The eye as a window to brain inflammation in MS

Early research

There’s a type of inflammation called compartmentalised inflammation. It’s common in progressive MS and is connected to the progression of disability. But current disease-modifying treatments (DMTs) don't effectively work on compartmentalised inflammation.

It’s also more difficult to measure compartmentalised inflammation with a brain MRI compared to other types of inflammation.

About the project

That’s why the researchers now want to test if compartmentalised inflammation also develops in the back of the eye, called the retina. If it does, the eye may be a better site to measure compartmentalised inflammation than the brain.

The researchers will look at tissue from the eye and brain that was donated by people with relapsing or progressive MS that passed away. And they’ll try to answer two questions:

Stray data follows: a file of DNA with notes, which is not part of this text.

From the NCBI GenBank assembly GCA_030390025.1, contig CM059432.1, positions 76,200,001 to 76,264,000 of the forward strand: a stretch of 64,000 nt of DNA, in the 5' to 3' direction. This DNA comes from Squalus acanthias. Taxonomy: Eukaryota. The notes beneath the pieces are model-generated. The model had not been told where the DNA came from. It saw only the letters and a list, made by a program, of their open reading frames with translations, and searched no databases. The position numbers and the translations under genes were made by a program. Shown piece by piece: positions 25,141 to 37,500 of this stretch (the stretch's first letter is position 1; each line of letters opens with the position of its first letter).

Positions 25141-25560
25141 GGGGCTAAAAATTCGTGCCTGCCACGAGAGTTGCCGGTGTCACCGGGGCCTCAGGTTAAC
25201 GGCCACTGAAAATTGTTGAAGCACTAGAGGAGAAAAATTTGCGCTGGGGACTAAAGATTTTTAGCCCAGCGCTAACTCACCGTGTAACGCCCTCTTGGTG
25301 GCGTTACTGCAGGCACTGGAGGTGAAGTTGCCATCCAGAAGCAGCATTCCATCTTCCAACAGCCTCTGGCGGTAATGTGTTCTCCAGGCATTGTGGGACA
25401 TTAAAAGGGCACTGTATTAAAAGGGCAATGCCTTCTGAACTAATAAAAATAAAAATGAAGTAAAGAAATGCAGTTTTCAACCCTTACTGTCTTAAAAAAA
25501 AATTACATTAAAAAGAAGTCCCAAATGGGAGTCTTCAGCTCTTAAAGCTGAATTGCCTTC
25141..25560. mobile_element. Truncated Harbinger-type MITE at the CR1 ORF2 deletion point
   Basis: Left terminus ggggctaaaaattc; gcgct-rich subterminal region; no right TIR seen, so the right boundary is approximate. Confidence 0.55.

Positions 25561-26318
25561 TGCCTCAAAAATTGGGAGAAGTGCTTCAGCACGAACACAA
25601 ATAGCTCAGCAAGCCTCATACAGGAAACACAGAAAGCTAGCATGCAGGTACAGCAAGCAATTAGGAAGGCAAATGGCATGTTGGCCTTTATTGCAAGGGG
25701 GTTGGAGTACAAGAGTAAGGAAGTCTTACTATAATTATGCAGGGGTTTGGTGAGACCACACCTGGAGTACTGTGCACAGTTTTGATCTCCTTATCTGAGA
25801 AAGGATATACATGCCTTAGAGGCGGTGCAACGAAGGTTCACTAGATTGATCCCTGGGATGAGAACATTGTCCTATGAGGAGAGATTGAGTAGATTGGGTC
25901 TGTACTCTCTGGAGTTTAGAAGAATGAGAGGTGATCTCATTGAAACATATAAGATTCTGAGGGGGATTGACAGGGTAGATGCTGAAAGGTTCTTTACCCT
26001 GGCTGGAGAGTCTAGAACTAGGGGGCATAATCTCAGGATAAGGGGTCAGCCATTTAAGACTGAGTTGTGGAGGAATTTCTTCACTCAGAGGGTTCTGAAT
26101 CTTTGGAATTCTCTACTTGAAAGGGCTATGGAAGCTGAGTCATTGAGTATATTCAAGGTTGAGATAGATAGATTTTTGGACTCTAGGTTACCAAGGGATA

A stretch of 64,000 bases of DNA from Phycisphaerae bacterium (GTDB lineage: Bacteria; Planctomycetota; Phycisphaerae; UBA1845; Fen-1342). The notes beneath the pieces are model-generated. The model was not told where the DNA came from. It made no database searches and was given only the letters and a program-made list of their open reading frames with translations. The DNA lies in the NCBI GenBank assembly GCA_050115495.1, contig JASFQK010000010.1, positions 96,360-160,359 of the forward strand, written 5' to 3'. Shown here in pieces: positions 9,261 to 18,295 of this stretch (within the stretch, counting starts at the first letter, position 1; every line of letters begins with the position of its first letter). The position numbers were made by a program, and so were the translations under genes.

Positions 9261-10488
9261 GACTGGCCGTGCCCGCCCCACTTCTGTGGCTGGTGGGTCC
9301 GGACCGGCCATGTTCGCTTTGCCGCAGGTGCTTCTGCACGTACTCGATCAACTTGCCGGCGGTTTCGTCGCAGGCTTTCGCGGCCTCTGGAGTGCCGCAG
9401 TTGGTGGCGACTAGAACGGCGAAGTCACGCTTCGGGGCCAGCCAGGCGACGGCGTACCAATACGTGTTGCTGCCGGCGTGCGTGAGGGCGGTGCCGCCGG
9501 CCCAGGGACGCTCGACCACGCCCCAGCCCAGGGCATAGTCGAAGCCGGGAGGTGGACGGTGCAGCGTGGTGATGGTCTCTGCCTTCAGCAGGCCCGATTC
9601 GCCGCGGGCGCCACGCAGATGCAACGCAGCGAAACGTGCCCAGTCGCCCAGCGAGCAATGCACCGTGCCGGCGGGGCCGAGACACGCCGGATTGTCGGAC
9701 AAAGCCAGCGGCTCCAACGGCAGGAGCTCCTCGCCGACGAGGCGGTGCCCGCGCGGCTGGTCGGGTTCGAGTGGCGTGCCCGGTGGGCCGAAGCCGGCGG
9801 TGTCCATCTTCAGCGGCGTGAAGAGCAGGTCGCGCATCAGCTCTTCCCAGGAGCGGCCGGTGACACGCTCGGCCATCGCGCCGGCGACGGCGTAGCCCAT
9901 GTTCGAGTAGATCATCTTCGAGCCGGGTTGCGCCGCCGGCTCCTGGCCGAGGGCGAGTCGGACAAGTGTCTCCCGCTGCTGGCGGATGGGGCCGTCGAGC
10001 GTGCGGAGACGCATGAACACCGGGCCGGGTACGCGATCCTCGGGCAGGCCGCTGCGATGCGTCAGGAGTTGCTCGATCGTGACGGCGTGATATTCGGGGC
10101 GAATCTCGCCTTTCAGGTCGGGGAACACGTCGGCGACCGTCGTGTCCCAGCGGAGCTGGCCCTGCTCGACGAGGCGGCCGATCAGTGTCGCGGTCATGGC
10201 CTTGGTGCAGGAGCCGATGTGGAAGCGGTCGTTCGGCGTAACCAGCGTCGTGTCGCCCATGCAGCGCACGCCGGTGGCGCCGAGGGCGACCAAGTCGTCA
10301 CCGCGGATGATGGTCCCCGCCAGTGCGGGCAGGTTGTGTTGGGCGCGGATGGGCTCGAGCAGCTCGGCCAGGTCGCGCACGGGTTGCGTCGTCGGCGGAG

1. Is there a difference in inflammation and nerve cell damage between the eye and the brain?
  2. Can we find different types and functions of inflammatory cells in the eye and the brain?

How will it help people with MS?

If the researchers find compartmentalised inflammation in the eye, they may be able to use eye imaging technology already used for other conditions to measure the development of compartmentalised inflammation in people with MS. And they could also test the effect this inflammation has on how the nerves function by using vision tests. And that would be more comfortable, less costly and more detailed than measuring it with a brain MRI.

In the future, measuring compartmentalised inflammation in the eye could be used to test how well new treatments work.